In the wake of a recent study from the Geena Davis Institute on Gender and Media, Britain announced on Tuesday that it will ban sexist commercials that perpetuate stereotypical gender roles for either men or women.

The Advertising Standards Agency (ASA) completed a comprehensive review on gender stereotyping and questioned whether current regulations are sufficient to provide protection against harmful depictions of gender. The ASA urged greater vigilance to prevent ads that can potentially cause harm. This call to action also applies to portrayals of individuals being mocked when stereotypes are not conformed to. The Committee of Advertising Practice, a sister organization to the ASA, confirmed that there was an evidence-based case for stronger regulation.

Though some may argue that gender stereotypes are not harmful, female leaders of various organizations have refuted this opinion:

  • Ella Smillie, the report’s lead author, stated, “such portrayals can limit how people see themselves, how others see them, and limit the life decisions they take.” This consequence has been evidenced by countless studies of women in the workplace, for example.
  • Sam Smethers, chief executive of the Fawcett Society, said that stereotypes were central to gender inequality “from the gender pay gap to violence against women and girls.”
  • Lindsey Clay asserted that the new standards should not be regarded as a restriction, but as an opportunity for greater creativity.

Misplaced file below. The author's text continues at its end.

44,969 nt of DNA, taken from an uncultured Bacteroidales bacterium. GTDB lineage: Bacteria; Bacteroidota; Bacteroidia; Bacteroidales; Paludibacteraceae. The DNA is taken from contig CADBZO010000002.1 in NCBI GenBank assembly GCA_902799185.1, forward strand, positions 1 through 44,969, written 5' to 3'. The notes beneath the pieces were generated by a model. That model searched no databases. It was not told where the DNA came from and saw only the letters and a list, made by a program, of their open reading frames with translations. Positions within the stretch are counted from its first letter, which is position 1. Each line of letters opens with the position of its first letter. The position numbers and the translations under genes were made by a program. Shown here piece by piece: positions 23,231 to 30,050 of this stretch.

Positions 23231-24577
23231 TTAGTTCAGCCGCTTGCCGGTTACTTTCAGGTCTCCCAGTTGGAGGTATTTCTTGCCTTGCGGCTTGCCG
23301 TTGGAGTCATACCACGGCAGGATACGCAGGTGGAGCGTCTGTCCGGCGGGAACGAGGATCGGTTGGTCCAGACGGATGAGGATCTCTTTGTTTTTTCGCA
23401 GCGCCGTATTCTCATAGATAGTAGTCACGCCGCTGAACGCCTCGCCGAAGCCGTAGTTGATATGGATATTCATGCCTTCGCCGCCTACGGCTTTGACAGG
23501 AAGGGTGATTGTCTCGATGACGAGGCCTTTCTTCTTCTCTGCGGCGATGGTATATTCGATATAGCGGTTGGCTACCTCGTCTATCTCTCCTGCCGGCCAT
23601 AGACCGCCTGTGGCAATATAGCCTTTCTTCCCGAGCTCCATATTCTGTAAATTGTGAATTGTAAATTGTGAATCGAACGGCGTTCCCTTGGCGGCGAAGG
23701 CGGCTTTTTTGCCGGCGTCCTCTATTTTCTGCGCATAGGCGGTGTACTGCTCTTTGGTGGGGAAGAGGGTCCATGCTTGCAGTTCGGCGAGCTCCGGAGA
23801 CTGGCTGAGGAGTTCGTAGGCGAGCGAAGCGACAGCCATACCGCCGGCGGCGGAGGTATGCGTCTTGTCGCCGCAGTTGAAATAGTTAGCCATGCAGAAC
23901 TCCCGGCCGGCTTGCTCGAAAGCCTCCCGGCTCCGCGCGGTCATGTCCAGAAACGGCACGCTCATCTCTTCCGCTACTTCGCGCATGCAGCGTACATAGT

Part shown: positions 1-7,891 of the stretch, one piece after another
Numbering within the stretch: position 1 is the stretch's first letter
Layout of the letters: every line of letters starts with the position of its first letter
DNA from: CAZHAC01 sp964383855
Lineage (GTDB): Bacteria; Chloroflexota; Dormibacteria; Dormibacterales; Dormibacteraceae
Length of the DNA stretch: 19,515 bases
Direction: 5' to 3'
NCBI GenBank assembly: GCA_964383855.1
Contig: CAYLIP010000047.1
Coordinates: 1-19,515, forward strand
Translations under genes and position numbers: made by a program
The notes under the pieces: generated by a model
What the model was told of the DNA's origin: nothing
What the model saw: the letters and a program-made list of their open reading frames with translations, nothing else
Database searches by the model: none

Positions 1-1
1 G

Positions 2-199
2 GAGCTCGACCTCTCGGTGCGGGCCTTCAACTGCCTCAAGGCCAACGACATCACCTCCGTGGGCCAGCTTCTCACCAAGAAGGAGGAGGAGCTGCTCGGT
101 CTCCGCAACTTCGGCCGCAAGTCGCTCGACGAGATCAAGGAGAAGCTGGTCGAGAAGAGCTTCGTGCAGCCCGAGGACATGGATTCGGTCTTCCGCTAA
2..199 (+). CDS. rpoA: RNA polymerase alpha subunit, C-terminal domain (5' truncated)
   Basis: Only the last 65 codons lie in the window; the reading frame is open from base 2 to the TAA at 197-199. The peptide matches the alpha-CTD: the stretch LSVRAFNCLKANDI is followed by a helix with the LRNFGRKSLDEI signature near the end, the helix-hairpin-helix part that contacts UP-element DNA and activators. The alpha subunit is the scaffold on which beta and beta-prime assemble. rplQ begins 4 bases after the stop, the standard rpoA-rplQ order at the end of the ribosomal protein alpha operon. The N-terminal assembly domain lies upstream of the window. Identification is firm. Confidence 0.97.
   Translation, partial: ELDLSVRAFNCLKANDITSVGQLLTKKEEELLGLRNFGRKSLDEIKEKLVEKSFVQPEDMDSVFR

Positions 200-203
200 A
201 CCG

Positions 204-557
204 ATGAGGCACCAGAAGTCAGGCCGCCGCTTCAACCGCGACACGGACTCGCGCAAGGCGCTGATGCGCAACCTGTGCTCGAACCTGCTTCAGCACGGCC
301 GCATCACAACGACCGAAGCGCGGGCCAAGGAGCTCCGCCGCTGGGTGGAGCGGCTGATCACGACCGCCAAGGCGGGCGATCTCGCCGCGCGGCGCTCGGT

While it may be unrealistic to completely remove these biases from ads, more stringent guidelines will be developed in order to feasibly rectify certain images. For instance, it may be unrealistic to ban ads from depicting woman cleaning. An ad where a family makes a mess and the woman is responsible for cleaning it up, however, may be within the realm of the new regulation. The ASA does not have the power to impose fines, but broadcasters are bound by their license terms to comply. The law will be implemented in 2018 if all goes according to plan.

Some are suggesting the U.S. should follow suit. Due to the First Amendment, however, government regulation is not possible. Margo Davenport, a representative for the media bureau of the Federal Communications Commission in Washington, D.C., advised, “we have very limited jurisdiction over content of programming, including ads, except for programming relating to children and indecent programming.”

For now, it is encouraging to know that Britain is taking steps in the right direction and hopefully incite some much needed change.